DUBAI: Overseas Filipino workers (OFW) sent home the third biggest remittances among other expatriates working in the UAE last year.
Filipino workers in the UAE sent Dh3.2 billion or around 7.9 percent of the entire remittances from the emirates. This is the third biggest remittance sent home by expatriates in the UAE, according to Wall Street Exchange.
Overseas Filipino workers around the world sent home $9.74 billion from January to April this year, and the United Arab Emirates (UAE) was in the top four sources of remittances, according to Central Bank of the Philippines (CBP).
CBP said the United States was the number one source of remittances, followed by Saudi Arabia, Singapore, UAE, United Kingdom, Japan, Canada, Hong Kong and Germany, respectively.
Remittances from these countries accounted for 78 percent of total remittances.
In 2017, UAE was the top source of remittances in the region at $2.54 billion.
CBP Governor Benjamin Diokno said land-based OFWs were the drivers of the growth in remittance because they have work contracts of one year or more.
Still according to CBP, Filipinos in the UAE sent $547.3 million from January to April this year.
Pinoys in UAE sent Dh3.2 billion
Meantime, official figures released by the Central Bank of the United Arab Emirates (CBUAE) showed that money sent by Filipino expats in the UAE to their families and loved ones in the Philippines have reached an estimated total of Dh 3.2 billion or the equivalent of Php 42.57 billion.
The CBUAE said Filipinos, numbering approximately one million in the UAE, account for the third largest remitters with 7.9% percent of the total of Dh 38.41B remitted by the entire expat community during the first three months of the current year.
Edwin Punzalan, Assistant Vice President for BDO Remittance and BDO Country Manager in the UAE, said the Filipino community has always been consistent with its ranking on the remittance scene. “Previous statistics have always shown that the Filipino segment of the remittance industry ranks either second or third,” Punzalan told The Filipino Times.
“That is why,” he added, “yung economy natin is almost dependent on OFW remittances.”
Punzalan said the Duterte administration’s track record remains steadfast because of OFW remittances. “Isa iyan sa mga pillars ng model of economic policy ng Duterte administration para ma-achieve ang sustained economic growth,” Punzalan said.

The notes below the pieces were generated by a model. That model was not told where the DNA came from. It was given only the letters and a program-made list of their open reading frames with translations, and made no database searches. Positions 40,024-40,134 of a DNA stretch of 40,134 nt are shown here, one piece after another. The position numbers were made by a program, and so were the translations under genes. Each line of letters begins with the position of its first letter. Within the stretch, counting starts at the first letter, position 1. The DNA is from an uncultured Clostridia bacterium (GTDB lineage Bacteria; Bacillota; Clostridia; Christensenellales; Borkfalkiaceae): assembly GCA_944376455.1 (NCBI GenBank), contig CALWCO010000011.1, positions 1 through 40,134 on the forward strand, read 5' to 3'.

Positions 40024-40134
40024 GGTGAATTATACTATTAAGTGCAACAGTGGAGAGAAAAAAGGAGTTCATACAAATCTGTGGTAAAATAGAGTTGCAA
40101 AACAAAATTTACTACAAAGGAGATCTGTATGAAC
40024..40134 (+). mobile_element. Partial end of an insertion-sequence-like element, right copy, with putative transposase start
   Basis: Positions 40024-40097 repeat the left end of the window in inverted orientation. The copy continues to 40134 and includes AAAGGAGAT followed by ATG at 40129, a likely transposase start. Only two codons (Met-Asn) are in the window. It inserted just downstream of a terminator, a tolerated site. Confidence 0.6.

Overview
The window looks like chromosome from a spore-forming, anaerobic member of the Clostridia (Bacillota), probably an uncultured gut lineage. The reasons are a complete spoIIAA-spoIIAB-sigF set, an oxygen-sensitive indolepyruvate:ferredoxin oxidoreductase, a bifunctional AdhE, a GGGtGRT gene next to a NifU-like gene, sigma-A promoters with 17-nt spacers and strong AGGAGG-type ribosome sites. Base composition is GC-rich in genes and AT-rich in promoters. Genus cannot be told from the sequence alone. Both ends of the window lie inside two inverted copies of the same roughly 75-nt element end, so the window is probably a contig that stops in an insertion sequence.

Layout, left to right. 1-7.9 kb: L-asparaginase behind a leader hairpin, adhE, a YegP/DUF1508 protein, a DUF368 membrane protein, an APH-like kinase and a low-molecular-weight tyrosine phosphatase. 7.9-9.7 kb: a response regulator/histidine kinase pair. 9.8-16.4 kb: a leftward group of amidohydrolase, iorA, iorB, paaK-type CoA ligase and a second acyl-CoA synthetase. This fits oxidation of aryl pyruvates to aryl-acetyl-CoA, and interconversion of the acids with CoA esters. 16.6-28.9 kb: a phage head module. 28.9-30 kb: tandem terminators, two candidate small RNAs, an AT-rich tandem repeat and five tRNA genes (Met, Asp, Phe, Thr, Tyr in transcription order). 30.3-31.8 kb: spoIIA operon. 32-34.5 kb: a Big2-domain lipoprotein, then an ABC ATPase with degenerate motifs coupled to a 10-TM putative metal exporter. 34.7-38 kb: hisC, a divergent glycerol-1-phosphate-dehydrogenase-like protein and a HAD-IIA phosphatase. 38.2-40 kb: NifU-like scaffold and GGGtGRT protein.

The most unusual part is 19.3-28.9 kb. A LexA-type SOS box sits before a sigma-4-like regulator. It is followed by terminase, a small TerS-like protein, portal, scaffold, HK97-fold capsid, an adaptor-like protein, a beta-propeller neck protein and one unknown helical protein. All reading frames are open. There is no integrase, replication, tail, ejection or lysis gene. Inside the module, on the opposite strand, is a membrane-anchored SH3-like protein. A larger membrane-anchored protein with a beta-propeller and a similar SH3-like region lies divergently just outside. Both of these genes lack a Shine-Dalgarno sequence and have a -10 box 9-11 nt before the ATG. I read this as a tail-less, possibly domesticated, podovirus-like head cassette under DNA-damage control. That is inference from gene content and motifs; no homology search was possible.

For his part, Cherian Joseph, head of products, partnerships and channels at Sharaf Exchange, another key player in the UAE money transfer industry, acknowledged how huge a market the Filipino community is.
“We have a reasonable share and we are working to increase it by offering things that are of value to them,” he said, referring to, among others, the company’s loyalty program.
Joseph added: “The love for their own families that Filipinos demonstrate is deeper than most other expatriate communities. This is evidenced through their earnest desire to uplift the financial status of relatives, for which they joyfully remit funds back home.
“Sharaf Exchange deeply values our relationship with our Filipino patrons. We have also devised specific loyalty benefits that are aligned with the same love for one’s family – aptly titled Usrati, which is the word for My Family in Arabic. Thousands of our Filipino patrons have experienced benefits under Usrati. We plan to continue to deepen our engagement with our Filipino customers.”
As per the Central Bank of the Philippines (CBP), remittances of OFWs around the world comprise approximately 10 percent of the Philippines’ Gross Domestic Product (GDP).
Remittance: how it works
The Philippine economy is in a sound position today in part because of the steady growth and size of remittances of OFWs to the country, Prof. Gerardo P. Sicat of the University of the Philippines’ School of Economics once said.
Economists explain that dollar sent by OFWs help replenish the country’s reserves which are used to pay imports needed for infrastructure projects that in turn expedites growth by attracting investments, creating jobs and speeding up the movement of goods and services.
As Sicat put it, “OFW remittances have significantly contributed to a positive impact on the country’s earnings of foreign exchange. By substantially adding to the country’s earnings in foreign exchange, these remittances have contributed to the strengthening of the nation’s balance of payments position, bolstering the surpluses on current accounts.”
Indeed, a well-stocked dollar reserves, which is experienced traditionally during the yuletide season brought about by increased OFW remittances, help buoy the peso against the dollar, and moreover, allow for higher peso purchasing value, experts say.
Meantime, Sicat said OFW remittances, at the home front, raise a family’s standard of living such that it translate into income flows used in consumption, and investment not to mention better education for the children.
Last and most important, Sicat said is that the steady inflow of remittances enables the Philippines to buy more foreign goods and services. “This also means that it is now in a more comfortable position to service its external debt and other international obligations,” he said.
The Philippine economy has steadily been growing at a projected rate of 6.36 percent from 2010 to present, according to the World Economic Historical Statistics, data of which was extracted from the World Bank, the Organization for Economic Cooperation and Development, the International Monetary Fund, the World Trade Organization, the United Nations’ specialized agencies.
It further said that growth rate from 1980 to1989 was 2.01 percent; 2.75 percent it was from 1990 to 1999 and 4.46 percent from 2000 to 2009.